This story begins on a train.
A train that, after all things considered, would be deemed unsuitable for travel by American standards and promptly be shut down
A train that would be considered “okay” in 1922.
A train filled with wooden seats partially scratched to oblivion by millions of passengers from what I imagine it has gathered over its illustrious 10,000 year career.
This train is really, really old.
And yet it moves.
Up the gracefully ancient Burmese hills from Mandalay to the central Shan State which is home to the small town of Hsipaw (See-Poe).
PICTURED: Gracefully ancient hills
But back to the train.
This was maybe the 2nd train I had ever been on. The other that has had the esteemed honor of having me on it, was the Dollywood express, so needless to say, this trip was a bit more strenuous and less Dolly.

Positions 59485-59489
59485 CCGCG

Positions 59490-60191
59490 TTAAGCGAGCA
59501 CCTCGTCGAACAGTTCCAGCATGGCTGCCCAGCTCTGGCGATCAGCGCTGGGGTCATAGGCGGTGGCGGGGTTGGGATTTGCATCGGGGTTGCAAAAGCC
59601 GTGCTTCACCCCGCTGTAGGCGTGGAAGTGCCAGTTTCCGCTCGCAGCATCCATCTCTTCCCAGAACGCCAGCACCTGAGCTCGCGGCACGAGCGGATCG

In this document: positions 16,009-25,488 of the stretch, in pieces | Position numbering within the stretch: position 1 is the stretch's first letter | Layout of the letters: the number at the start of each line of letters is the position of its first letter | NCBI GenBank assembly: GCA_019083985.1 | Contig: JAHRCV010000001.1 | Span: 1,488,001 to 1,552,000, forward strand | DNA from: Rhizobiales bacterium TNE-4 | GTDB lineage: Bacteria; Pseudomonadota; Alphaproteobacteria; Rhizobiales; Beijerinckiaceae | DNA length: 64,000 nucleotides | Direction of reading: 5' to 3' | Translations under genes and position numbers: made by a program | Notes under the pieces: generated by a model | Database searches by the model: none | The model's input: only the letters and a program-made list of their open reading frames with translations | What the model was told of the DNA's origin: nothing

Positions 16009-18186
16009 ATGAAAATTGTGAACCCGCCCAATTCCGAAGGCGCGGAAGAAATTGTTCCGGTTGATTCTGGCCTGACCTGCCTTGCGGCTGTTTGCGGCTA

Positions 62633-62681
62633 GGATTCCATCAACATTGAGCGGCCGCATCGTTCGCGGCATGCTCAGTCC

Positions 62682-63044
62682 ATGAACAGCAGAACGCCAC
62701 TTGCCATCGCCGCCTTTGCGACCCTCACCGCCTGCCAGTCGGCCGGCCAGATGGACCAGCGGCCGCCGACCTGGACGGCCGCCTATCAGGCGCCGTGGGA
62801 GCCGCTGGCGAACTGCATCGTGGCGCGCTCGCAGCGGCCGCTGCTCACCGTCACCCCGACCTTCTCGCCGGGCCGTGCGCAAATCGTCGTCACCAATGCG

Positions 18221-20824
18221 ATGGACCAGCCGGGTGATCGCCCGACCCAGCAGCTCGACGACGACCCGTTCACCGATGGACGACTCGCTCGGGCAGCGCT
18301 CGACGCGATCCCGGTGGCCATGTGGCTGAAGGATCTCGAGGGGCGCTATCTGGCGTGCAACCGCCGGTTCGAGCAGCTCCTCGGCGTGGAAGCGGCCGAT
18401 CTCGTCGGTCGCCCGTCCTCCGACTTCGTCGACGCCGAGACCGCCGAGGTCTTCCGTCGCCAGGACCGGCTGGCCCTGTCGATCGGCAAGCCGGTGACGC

PICTURED: Gracefully ancient hills
We left the Mandalay station at 4 a.m. The station was alive with several friendly workers and numerous Burmese families and farmers abound with fruit and flowers, ready to make their way back to their small villages, escaping the unusually blockish grid that is Mandalay.
Blocks on blocks on blocks
As the train made its half-confident/half-“oh my God, let’s see how far I get” way through Mandalay, several smells entered the train car. The first that I noticed was of the car itself. It was unique to the situation, but not all together unfamiliar to my senses. It was earthy and sweet. Something akin to a smell that you find in your neighbor’s tool shed, or an attic in the fall that hasn’t seen movement in quite a long time. It wasn’t an overwhelming smell, but persistent none-the-less.